”SÅ SNYGGT SOM MÖJLIGT UTAN ATT DET SYNS ATT MAN HAR FÖRSÖKT” En kvalitativ studie om unga vuxnas upplevelser av självpresentation på dejtingappar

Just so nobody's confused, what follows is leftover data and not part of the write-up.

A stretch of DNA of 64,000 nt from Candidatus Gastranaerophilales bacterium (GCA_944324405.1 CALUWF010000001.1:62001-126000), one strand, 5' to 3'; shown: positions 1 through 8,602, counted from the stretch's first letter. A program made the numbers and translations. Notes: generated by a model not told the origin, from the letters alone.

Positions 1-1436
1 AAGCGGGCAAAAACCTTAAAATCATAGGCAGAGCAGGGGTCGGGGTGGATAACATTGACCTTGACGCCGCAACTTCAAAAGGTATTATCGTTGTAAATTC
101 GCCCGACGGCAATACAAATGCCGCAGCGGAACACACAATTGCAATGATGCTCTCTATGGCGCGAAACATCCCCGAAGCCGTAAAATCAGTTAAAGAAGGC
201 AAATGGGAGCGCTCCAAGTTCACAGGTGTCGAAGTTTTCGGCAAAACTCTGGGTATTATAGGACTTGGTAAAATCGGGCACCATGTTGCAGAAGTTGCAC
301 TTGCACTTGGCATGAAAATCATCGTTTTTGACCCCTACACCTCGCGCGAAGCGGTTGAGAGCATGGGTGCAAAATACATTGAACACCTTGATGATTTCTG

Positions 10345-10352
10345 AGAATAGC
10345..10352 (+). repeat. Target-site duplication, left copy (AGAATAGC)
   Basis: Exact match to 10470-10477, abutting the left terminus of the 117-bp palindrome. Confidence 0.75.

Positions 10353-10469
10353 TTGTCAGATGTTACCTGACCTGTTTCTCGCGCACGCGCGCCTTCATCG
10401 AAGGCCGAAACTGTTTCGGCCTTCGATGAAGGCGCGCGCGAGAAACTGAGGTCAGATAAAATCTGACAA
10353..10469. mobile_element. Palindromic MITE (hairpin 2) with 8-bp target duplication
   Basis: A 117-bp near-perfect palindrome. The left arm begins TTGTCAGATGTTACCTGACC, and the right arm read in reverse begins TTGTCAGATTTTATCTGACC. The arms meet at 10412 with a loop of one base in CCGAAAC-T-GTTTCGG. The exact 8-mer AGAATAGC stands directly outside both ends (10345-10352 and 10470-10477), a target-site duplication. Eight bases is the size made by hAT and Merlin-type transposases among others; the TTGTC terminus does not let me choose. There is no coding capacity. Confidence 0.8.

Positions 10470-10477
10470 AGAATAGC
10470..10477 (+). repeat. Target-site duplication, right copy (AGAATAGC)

Executive summary People publicly announcing their search for love is hardly a new phenomenon. Contact ads have existed in newspapers since the 17th century and the concept is still current, albeit now in the re mediated form of dating apps. In 2021, every seventh Swedish person in a relationship had found their partner through app- or online dating, with Tinder being the most popular one. Dating apps and other social media, characterized by an asynchronous and mediated form of self-presentation in online profiles, have come to shape what we want to call our “profile society”, where the apps’ design and functions condition how we can present ourselves to others. At the same time, with social media being based on staying in touch with people we know offline, our view on anonymity online has changed. This in turn has influenced how we present ourselves online; the more we are bound to our offline selves, the more inclined we are to presenting ourselves in accordance with our authentic selves rather than our idealized selves. On dating apps, however, the premise is different from other social media for different reasons. One reason is that the audience is unknown and the users are isolated from an open feed. Another is that the purpose of app dating is for the match online to lead to a meeting offline, making the aim of the dating profile to come across as attractive enough to increase the chances of this happening. In this study we have examined young adults’ experiences of their own and others’ self-presentation on dating apps. We have focused on examining what different choices of the various components in the profile signal, as well as how different factors are experienced to influence the self-presentation. The first research question aimed to understand how dating app users reason about different choices (mainly in terms of pictures, text and functions, e.g. interest- and lifestyle markers) in their own and others’ self-presentation, as well as what they experience these choices to signal. The second research question aimed to understand how dating app users experience their own and others’ self-presentation to be influenced by the motive behind using the app, the apps’ design and the goal of meeting offline. The study was conducted through three semi-structured focus group interviews, consisting of a total of twelve male and female active dating app users aged between 22 and 30. After being recorded and transcribed, the interviews were analyzed and presented using thematic analysis. The results were analyzed through Goffman’s (1959) theory of impression management, Leary and Kowalski’s (1990) theory of impression motivation and impression construction as well as through the concept of definition of “the situation” and previous research on the subject of self-presentation on dating apps. The results show that dating app users experience that the choices they and others make in their self presentation should aim to mediate an overall picture of the person behind the profile. The ideal profile is one that is balanced, both in terms of the content’s quantity and variation. Their reasoning indicates that the pictures are experienced to be the most important component in a dating profile and that the text can both help and hinder the profile’s overall impression. Functions such as interest- and lifestyle markers were of little or no importance for the self-presentation. Different forms of imbalance in the profiles send different signals, both in terms of the motives, authenticity and personality of the person behind the profile. A too comprehensive profile, however, almost always sends the signal of being too eager to find a partner. Overall, the users’ reasoning indicate that a successful dating profile should be well thought through in terms of the content’s quantity and variation, but it should not give the impression that the person behind it has spent a lot of time or thought on creating it. The results also show that motives behind using the app shape the self-presentation’s content in terms of its specificity and scope. Differences in motives are not experienced to affect whether or not users present themselves authentically, however, different motives lead to different levels of sensitivity towards (lack of) authenticity. The reasoning is also that the motive should never be explicitly communicated. Results also indicate that the apps’ design is experienced to shape both how users create their own profiles and how they perceive others’. A long and comprehensive profile in an app that offers an open space for self-presentation is perceived as overworked, while a similar profile in an app that controls the user’s way of presenting herself is perceived as reasonable. The goal of meeting offline, finally, is experienced to influence the self-presentation in three specific aspects; presenting oneself realistically, avoiding too comprehensive presentations and to include steppingstones to the dating process’ next steps in the profile texts. Our analysis of the results concludes that dating app users’ way of presenting themselves and assessing others’ self-presentation is influenced both by their motives behind using the app and of how they have defined “the situation”. This indicates that different users will reach different levels of success on dating apps depending on the extent to which they have reached consensus with other users on how self-presentation should look in the social situation that dating apps constitute. In a bigger perspective, this means that people’s success on dating apps is depending on their knowledge regarding the norms within the context of dating apps and their ability to adapt their self-presentation according to them. Another interesting conclusion is that the result indicates that the content and functions in dating profiles that could, or are designed to, strengthen the authenticity in fact fail to do so. The users’ impression of authenticity rather seems to be heightened by other signals that they themselves interpret as signs thereof. This raises the question on how the dating app companies could develop the apps’ functions to generate authenticity in a way that is appreciated and acknowledged by the users.